One-lens filmmaking – a fixed perspective of the world

One-lens filmmaking – a fixed perspective of the world
One-lens filmmaking – a fixed perspective of the world

Most every consumer camera comes with a zoom lens these days. Most professionals shell out big bucks to purchase high-end, fast, zoom lenses, with the most popular being the 24-70mm f2.8. Why is this? The obvious answer is that we can change our view of the world around us by twisting a ring on the barrel of the lens, narrowing or widening the perspective, compressing distance or its opposite. Given these facts, why would a filmmaker choose to shoot an entire movie on a single lens? Let’s look at a couple of real-world examples as well as my current film project that is slated to go the same route.

Call Me By Your Name, directed by Guadagnino and filmed by Sayombhu Mukdeeprom used a 35mm lens to shoot the entire film. In a recent interview for

 Taken from the filming practices of David Cronenberg, the idea was to craft a “neutral perspective,” supporting a sense of intimacy and realism while intruding as little as possible on the reality the actors were living.

“The producer asked me [Mukdeeprom], should there be some other, wider lens? Just in case? I said ‘No, no. I want to tie my hand to this approach, because this is how I work,” the DP says. “I think if you limit yourself to something, you struggle inside your idea.” — link

OK, so this is a very recent example, but are there any others out there, and what was their reasoning for going this route?   What would be the optimal length for a one-lens solution?

Noam Kroll puts the magic focal length at 28mm, somewhat wider than the usual 35mm that one often hears. Here are his thoughts on the matter:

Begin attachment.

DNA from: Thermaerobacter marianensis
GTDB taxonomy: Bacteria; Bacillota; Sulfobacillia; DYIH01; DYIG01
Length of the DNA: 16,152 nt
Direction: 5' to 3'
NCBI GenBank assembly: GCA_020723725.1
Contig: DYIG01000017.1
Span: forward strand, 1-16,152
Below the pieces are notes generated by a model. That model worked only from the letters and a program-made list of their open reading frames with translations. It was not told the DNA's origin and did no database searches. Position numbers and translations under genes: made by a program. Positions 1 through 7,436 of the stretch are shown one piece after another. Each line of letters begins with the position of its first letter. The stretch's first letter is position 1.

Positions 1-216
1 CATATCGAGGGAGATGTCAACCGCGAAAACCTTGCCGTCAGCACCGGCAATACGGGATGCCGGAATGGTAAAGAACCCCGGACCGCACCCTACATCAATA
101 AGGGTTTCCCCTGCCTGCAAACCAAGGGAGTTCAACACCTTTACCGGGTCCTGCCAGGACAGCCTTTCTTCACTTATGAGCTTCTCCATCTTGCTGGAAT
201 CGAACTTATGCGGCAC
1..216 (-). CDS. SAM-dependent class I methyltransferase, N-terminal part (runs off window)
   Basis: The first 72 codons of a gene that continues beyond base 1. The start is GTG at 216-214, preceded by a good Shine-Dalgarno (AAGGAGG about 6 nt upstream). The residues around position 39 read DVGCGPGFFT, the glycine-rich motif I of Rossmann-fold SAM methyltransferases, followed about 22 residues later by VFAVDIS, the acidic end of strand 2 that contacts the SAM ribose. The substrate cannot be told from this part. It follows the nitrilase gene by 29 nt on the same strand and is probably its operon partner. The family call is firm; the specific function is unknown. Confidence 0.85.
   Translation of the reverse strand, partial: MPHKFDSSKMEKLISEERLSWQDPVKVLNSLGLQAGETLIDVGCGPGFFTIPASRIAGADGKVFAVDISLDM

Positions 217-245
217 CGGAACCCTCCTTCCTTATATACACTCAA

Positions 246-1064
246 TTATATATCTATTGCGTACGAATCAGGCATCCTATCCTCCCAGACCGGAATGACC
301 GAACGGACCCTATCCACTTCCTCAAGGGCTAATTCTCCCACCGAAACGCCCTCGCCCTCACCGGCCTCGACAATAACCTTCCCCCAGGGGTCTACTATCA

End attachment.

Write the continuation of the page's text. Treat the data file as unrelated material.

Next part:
So what is the right focal length for the rest of the film? Where is the sweet spot? Ultimately that is up to you as the filmmaker, but for many filmmakers the 28mm lens is the secret ingredient. In fact Spielberg, Scorsese, Orson Wells, Malick, and many other A-list directors are have cited the 28mm lens as one of their most frequently used and in some cases a favorite. And while on paper it may not seem or sound like the most exciting lens choice, keep in mind that the 28mm lens has been a gold standard in shooting motion pictures for over a century, being used to capture some of the most recognizable moments in cinematic history. And if you are truly attempting to emulate the look of motion pictures, than the 28mm lens is a focal length that you absolutely can not ignore. — link

Let’s put that into perspective, though, as the length they are referring to is on a Super 35 sensor, smaller than 35mm film or full-frame 35mm digital sensors. Converting to full frame, that means we are talking about a 20mm lens on a full frame.

David Cronenberg is another supporter of this minimalist approach:

One champion of this is director David Cronenberg, who’s previous works include legendary horror film The Fly (1986).

His 2012 film Cosmopolis starring Robert Pattinson was shot entirely on one lens type, the 21mm. Director of Photography and long time friend of Cronenberg’s, Peter Suschitzky, spoke about how the style is the restricting factor, not the lens.

“You have to hit the style you’re going to use — when you do the first shot — for the whole schedule. Otherwise that first shot will look out of place if it’s done differently from all the other shots. Somehow it has to fall into place instantly” he said. — link


How did this affect our current project, the film Club Z? Well, we had the choice of going with a full lens set or one high-end lens, and the director, Denis Sobolev, decided on going with one 40mm anamorphic Cooke rather than a set of regular primes. We’ll let you know how the project progresses and maybe show you some clips from the dailies at some point!))



Be the first to comment on "One-lens filmmaking – a fixed perspective of the world"

Leave a comment

Your email address will not be published.